Ben Holtzman and his colleagues involved in Lamont's Seismic Sound Lab are converting seismic data into sounds and animations, providing scientists with a new way to view what happens to Earth during earthquakes.
Female geoscientists applying for selective fellowships were less likely than their male counterparts to be described in glowing leadership-oriented terms such as “brilliant” or “trailblazer,” according to a new study from Lamont's Kuheli Dutt.
Women and men applying for geoscience postdocs receive very different letters of support from their mentors, a new study from Lamont's Kuheli Dutt shows.
All around the world, women studying geoscience are half as likely as men to receive outstanding letters of recommendation rather than merely good recommendations, new research led by Lamont's Kuheli Dutt shows. This is true no matter what region they come from.
Columbia University has appointed Lamont oceanographer and paleoclimatologist Peter B. deMenocal as Dean of Science in the Faculty of Arts and Sciences.
You can now eavesdrop on some of the world's largest earthquakes from deep inside the planet. A new project led by Lamont's Ben Holtzman and the Seismic Sound Lab lets you see, hear and feel seismic waves. The use of auditory seismology not only has educational applications, but can also lead to better earthquake predictions.
Science ministers from around the world meet in Washington, D.C., this week to discuss how Arctic warming is affecting life in the north and complicating global climate responses. Lamont's Peter Schlosser discussed some of the concerns scientists have about the region's future.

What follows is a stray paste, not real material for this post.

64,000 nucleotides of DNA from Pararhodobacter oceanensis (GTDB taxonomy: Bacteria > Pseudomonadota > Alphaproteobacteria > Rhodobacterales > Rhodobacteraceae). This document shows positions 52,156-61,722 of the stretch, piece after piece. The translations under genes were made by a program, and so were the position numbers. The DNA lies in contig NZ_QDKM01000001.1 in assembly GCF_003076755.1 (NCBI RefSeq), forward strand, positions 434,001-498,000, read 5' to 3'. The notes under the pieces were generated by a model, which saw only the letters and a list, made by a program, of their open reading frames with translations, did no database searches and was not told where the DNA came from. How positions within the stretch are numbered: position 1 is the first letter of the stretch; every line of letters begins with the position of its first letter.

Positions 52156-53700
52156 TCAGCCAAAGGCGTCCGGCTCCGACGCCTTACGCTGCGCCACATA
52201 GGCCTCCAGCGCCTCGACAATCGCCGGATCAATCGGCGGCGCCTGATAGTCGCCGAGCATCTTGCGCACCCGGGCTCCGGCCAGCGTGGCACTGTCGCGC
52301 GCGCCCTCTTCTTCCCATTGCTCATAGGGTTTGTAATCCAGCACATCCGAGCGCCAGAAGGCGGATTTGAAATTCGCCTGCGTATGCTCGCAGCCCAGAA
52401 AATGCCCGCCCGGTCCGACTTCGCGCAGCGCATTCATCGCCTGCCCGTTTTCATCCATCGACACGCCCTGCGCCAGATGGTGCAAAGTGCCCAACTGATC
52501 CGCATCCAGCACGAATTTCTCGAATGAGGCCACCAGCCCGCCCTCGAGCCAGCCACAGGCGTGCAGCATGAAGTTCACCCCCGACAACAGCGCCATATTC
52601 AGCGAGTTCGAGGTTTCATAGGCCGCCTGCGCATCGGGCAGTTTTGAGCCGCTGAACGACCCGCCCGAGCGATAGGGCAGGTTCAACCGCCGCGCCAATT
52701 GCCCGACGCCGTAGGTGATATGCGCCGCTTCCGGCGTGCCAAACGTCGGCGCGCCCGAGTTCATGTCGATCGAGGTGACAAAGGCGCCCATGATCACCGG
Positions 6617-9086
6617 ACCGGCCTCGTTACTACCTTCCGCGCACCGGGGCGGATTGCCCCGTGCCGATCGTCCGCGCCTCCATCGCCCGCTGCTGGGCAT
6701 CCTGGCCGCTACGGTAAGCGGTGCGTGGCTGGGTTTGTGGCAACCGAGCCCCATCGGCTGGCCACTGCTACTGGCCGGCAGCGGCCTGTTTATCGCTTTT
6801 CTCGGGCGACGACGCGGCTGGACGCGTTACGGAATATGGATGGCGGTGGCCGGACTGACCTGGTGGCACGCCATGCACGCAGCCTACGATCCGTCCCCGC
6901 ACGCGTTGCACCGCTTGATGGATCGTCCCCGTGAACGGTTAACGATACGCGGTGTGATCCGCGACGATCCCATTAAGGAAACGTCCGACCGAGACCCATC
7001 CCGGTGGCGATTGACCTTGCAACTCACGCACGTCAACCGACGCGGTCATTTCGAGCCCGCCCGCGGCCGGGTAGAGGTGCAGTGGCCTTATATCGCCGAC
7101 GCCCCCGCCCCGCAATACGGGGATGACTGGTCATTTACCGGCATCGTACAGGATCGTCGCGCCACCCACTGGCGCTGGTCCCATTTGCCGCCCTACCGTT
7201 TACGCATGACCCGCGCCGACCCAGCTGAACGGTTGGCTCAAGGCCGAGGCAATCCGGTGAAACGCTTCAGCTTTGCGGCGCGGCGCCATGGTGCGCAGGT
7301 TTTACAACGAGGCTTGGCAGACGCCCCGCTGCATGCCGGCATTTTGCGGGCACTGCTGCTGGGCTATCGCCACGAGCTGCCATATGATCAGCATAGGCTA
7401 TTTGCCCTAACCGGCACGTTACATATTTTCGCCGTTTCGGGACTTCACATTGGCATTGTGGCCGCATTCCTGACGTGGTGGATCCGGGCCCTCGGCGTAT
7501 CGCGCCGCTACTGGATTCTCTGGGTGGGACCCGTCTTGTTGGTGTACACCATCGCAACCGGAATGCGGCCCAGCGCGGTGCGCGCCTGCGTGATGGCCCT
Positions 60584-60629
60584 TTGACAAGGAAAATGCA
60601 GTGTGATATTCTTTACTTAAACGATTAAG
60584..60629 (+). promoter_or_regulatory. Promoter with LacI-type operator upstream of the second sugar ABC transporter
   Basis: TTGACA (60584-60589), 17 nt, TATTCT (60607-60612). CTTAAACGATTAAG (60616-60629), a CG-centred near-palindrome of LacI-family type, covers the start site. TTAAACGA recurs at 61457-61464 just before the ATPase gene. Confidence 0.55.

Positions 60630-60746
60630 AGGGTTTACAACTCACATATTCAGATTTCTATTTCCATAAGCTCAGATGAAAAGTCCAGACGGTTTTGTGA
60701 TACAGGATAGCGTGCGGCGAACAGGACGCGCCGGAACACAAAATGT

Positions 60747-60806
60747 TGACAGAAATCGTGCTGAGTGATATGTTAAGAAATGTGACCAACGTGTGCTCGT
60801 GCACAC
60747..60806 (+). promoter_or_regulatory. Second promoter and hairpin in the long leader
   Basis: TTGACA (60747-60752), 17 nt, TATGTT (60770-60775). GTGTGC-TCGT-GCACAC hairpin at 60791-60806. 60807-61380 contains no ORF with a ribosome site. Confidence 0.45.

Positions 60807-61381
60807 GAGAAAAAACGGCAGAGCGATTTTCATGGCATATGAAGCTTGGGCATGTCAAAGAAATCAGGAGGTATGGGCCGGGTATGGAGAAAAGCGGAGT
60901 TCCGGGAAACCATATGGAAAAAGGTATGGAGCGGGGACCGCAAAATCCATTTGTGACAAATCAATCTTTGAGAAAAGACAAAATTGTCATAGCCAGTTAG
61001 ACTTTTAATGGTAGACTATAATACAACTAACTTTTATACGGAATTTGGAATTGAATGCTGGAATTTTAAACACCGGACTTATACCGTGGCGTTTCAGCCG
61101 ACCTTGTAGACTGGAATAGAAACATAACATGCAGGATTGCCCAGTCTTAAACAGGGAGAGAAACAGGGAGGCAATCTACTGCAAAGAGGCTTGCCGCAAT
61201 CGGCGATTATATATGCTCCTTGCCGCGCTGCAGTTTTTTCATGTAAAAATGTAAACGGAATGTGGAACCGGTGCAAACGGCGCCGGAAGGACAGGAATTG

Ameena Peters writes about her experiences as a student in Lamont's Secondary School Field Research Program and how it taught her leadership and inspired her love of science.
Simply put, a hotter atmosphere demands more water. In the drought-prone West, it sucks soils, shrubs and trees bone-dry – setting the stage for fire, Rolling Stone writes. It cites a 2015 Columbia University study, led by Lamont's Park Williams, that found California's drought was up to 25 percent more severe due to global warming.
The human dispersal out of Africa that populated the world was probably paced by climate changes, Lamont's Peter deMenocal writes in Nature.
Having a master's degree in geology was rare for a woman in the 1950s, but that didn't stop Lamont's Marie Tharp from changing the field forever.
Researchers from Lamont-Doherty Earth Observatory have worked with engineers from Reykjavik Energy to develop a method in which CO2 is mixed into water that is pumped underground into a volcanic rock called basalt. Lamont's Martin Stute explains.
Lamont's Art Lerner-Lam spoke with Chilean media about earthquake risks and building resilience during a visit to Chile shortly after the Italy earthquake. (In Spanish)
Lamont's Adam Sobel discusses the new NOAA finding that man-made climate change about doubled the chances for the type of heavy downpours that caused devastating Louisiana floods last month.
New York Magazine talks with Lamont's Klaus Jacob about urban planning in New York City amid the rising risks of climate change.
Lamont's Suzana Camargo explains why more research is needed to distinguish between natural variability and anthropogenic signal.
Colors, patterns, symmetries, textures. Just look at the photographs produced in recent years by Columbia scientists for Lamont's Research as Art program and you can begin to appreciate why so many artists take their cues from nature.
There’s no denying that maps can change the way we think about the world. But what about the way we think about what’s underneath? That was the case in 1953, when a young Lamont geologist named Marie Tharp made a map that helped set the stage for understanding plate tectonics.
Marie Tharp’s maps helped prove continental drift was real. But her work was initially dismissed as “girl talk”.
The earth beneath Italy's Apennine Range — where a magnitude-6.2 earthquake struck early today — is a tangle of fault lines and fractured rock. Lamont's Leonardo Seeber has studied the tectonic activity of this region for more than 35 years and talked with the Washington Post about the risks.